FORT WORTH, Texas (AP) — More empty seats and higher labor costs are cutting into profit at American Airlines.
But in an encouraging sign for airlines and their investors — and a worrisome one for passengers — American is offering new evidence that higher fares could be just around the corner.
The world’s biggest carrier reported Thursday that third-quarter earnings fell 56 percent and would have dropped even more if it weren’t for continuing low fuel prices.
The company earned $737 million, down from $1.69 billion a year earlier. Revenue slipped 1 percent but costs rose 5 percent.
American was still able to claim that it beat Wall Street expectations. Excluding what it deemed non-repeating costs, mostly related to its 2013 merger with US Airways, the company said it would have earned $1.76 per share. That topped the $1.67 per share forecast from analysts surveyed by FactSet.
American doesn’t disclose the average fare that passengers pay, but it apparently declined less than 1 percent. Another key figure, revenue for every seat flown one mile, fell 3.3 percent, partly due to lower fares but mostly because the average flight was less full — about three to seven more empty seats on average — than during summer 2015.
The decline in that money-per-seat figure, called unit revenue, was less severe than at Delta or United and was the smallest recorded at American since the first quarter of last year.
Translation: Airfares have been falling for two years, but they may be about to rise as airlines scale back their growth plans and limit the supply of seats. American plans to grow just 1 percent next year, less than half its expansion pace in the first nine months of this year.
American got a break again on fuel prices, although not as big as in recent quarters. The airline and its regional subsidiaries spent 11 percent less on fuel than they did in the third quarter of 2015.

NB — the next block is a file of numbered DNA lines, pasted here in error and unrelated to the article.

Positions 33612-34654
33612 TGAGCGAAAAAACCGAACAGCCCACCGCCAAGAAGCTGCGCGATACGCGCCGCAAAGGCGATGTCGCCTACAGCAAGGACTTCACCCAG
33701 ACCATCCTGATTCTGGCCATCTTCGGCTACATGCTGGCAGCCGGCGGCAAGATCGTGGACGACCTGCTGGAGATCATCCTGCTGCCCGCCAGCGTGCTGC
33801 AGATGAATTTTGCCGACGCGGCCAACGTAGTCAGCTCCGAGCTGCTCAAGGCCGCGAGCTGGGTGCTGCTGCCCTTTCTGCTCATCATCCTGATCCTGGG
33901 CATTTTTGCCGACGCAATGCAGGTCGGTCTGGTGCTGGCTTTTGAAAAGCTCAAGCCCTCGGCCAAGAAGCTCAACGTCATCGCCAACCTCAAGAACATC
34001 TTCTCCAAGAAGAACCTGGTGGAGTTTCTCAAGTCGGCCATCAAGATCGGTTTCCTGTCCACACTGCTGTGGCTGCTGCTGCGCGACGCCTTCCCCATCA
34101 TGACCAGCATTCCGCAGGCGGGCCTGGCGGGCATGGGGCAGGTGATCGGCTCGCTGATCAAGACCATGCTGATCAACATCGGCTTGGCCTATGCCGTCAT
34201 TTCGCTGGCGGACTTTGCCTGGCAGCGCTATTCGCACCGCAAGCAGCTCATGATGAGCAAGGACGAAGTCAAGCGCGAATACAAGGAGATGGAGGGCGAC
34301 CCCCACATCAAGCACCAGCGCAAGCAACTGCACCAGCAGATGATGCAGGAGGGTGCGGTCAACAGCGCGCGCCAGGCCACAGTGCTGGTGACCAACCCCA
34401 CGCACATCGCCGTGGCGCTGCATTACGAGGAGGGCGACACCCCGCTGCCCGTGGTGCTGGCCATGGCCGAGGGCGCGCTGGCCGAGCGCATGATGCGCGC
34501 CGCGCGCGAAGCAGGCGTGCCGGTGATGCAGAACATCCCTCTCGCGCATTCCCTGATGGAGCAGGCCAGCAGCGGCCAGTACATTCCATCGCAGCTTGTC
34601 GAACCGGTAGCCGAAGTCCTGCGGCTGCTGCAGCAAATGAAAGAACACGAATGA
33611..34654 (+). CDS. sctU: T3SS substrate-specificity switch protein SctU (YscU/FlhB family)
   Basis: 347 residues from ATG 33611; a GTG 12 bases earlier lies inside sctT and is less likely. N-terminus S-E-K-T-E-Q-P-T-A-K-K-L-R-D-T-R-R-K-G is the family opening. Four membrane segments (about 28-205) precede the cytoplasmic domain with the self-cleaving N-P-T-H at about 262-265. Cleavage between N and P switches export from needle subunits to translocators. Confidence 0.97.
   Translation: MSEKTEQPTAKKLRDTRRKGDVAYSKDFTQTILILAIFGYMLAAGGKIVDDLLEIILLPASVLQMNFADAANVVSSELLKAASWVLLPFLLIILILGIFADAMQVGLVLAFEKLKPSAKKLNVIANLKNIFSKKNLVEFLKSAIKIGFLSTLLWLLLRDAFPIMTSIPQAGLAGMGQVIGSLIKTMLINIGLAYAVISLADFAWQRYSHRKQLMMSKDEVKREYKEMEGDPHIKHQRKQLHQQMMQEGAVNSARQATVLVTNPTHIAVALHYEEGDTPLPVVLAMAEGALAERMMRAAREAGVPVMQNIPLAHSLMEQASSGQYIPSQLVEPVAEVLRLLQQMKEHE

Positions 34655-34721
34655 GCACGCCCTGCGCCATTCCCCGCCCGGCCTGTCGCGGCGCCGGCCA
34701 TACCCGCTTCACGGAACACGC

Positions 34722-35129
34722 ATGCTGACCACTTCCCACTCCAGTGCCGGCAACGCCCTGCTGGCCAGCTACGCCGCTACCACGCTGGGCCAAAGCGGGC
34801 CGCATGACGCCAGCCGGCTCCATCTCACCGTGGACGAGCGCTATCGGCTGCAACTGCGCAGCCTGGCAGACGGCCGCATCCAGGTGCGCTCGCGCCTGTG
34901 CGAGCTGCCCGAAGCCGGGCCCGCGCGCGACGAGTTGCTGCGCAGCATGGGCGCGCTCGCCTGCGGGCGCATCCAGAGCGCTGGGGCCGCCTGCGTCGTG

Labor costs jumped 15 percent, however, as union workers won pay raises to make up for years of lower wages after the industry downturn in the previous decade.
Executives said most of the labor-cost increases were behind the company. They added that since the integration of American and US Airways is now mostly complete, they will be able to eliminate an undisclosed number of redundant jobs through attrition and perhaps incentives for workers to take early retirement. They said layoffs would not be necessary.
Analysts generally applauded American’s upbeat comments about expected revenue trends over the next few months, although J.P. Morgan said that was offset by an “uninspiring” forecast of fourth-quarter profit margin.
Barring catastrophe, American Airlines Group Inc. is poised to produce its third straight year of multi-billion-dollar profits after emerging from bankruptcy protection. CEO Doug Parker said the airline was using the money to invest in new planes and airport lounges and to reward shareholders with dividends and the repurchase of company stock.
“The U.S. airline industry has been transformed, and American Airlines is well-positioned for success in the new world,” he said on a conference call with analysts and reporters.
In midday trading, American shares dipped 28 cents to $40.35. The shares began the day down 4 percent in 2016.